Digital Magazine Publishing

What Your Magazine Portal Should Do Every Day

How to make the most of your magazine portal every day with the tools you have in front of you

Every magazine publisher should have a free portal. It’s the backbone of your operation. It’s the rhythm section of a jazz ensemble, the neutrals in a wardrobe, the clasp on your watch—it’s the core of your pomegranate that keeps all of those little juicy red seeds from falling out. The free portal is what keeps a paid magazine together, even though it’s completely free.

Consider the last time you, yourself, subscribed to a magazine. Did you type in the URL to the subscription form of the magazine, or did you Google it? Or did you Google something else, and end up on the magazine’s website? A free magazine portal, where content is published for free is like the top of a funnel, which collects the largest audience.

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You can easily see a portal by looking at a publisher’s website. Some do it better than others, but a few recent ones we have built include (Yankee Magazine), Countryside Daily (Countryside Magazine) and B the Change (B Magazine). They look like blogs, but we don’t call them that because they are an entire business model on their own.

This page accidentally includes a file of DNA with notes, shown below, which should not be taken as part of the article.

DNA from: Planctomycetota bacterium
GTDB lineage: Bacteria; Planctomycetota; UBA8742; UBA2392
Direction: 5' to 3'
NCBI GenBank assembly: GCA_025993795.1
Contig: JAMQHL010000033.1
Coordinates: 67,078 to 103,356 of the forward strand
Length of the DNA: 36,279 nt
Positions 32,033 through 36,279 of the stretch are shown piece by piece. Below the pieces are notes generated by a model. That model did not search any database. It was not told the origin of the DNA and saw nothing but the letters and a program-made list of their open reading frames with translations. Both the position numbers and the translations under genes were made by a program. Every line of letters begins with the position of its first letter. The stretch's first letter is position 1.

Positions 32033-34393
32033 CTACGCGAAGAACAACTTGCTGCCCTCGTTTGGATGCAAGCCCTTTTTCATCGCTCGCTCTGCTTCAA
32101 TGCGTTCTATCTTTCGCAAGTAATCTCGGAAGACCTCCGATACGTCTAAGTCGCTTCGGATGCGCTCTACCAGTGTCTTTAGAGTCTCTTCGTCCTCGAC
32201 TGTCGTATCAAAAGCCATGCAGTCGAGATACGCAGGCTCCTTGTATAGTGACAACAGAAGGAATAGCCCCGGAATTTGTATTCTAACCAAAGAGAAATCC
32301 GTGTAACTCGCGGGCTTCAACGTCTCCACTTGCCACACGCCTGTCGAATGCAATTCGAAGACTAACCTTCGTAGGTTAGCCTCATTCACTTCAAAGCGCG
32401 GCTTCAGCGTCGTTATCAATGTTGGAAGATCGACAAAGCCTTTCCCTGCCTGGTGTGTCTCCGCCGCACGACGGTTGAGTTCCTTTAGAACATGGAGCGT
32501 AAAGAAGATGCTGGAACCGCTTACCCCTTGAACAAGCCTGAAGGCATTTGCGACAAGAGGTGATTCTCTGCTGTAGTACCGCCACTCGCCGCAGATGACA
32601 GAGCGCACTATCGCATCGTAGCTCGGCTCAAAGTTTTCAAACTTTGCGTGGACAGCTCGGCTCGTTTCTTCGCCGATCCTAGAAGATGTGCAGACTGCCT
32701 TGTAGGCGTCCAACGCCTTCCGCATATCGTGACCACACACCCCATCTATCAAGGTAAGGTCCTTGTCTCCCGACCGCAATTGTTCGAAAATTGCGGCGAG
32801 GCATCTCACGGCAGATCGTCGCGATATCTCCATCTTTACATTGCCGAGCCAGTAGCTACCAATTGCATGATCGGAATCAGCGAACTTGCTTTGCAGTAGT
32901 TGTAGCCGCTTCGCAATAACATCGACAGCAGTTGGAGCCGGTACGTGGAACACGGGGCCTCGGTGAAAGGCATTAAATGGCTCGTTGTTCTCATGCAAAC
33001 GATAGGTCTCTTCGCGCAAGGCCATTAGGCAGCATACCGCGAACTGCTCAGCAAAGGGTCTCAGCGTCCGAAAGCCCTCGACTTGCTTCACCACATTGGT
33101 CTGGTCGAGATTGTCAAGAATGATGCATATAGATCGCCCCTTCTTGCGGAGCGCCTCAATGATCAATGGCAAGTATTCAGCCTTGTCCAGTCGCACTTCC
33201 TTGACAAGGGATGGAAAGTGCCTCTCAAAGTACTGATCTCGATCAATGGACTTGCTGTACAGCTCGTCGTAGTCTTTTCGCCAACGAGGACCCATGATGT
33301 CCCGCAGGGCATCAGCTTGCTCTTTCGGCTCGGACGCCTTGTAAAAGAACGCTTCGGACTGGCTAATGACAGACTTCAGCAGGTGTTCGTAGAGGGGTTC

To promote a magazine using a portal, we suggest a basic daily content publication schedule on multiple platforms.

Three types of content you should publish every day

Typically we find that content falls into three buckets: news, evergreen, and blockbuster. Most Mequoda publishers publish this type of content every single day because all three serve different purposes.

  • News content keeps your readers up to date on current events in your industry, and also fares well in social media.
  • Evergreen content allows you to create content that can be well-optimized for search and will be relevant for years.
  • And blockbuster content is the result of hugely successful evergreen posts that rise to the top of search engines and drive a ton of traffic every month. We republish blockbuster posts regularly to update them, re-promote them in social, and keep them at the top of search engines.

How this helps sell magazines: Everybody wants something for free, and everyone wants samples. While finding your magazine on a newsstand is intriguing, you’re much more likely to turn a “browser” into a renewable (profitable!) subscriber if you show them the type of content they will come to expect from you. If your free content is this good, imagine how good your paid content is!

Write long-tail social for every post

We’re all about the 12x12x12 method. Write twelve unique Tweets for each article. Schedule them for 12 days. Then schedule them for 12 months. For an entire year, your article will be promoted and you only have to do it once. For Facebook, LinkedIn, Pinterest and other networks, write two unique posts. Schedule on the first day, then again in six months.